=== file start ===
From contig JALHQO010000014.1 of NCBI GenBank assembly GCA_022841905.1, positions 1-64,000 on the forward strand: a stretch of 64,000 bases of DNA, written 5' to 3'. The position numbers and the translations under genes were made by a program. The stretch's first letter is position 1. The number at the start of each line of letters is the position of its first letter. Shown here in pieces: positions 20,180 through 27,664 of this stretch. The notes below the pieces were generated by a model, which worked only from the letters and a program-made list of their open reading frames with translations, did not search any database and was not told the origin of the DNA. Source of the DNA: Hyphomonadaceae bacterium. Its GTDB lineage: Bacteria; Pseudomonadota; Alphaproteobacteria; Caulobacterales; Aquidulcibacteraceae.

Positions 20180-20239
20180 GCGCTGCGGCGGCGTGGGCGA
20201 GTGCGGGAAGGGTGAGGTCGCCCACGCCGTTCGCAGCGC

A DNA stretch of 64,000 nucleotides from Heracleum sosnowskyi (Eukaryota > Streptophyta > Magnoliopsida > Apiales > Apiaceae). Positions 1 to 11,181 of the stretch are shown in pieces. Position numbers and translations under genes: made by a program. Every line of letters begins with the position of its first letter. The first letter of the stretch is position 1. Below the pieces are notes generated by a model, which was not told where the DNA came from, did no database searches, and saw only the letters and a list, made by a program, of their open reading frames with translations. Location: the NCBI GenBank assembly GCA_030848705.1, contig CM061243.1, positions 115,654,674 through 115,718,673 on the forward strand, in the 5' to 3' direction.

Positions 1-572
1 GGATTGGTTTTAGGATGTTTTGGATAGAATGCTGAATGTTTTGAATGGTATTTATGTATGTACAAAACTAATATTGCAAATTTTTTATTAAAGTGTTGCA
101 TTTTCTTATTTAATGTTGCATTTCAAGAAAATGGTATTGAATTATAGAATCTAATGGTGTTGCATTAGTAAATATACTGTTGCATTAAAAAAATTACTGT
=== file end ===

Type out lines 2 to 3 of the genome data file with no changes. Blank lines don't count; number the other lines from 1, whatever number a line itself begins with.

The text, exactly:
Positions 20180-20239
20180 GCGCTGCGGCGGCGTGGGCGA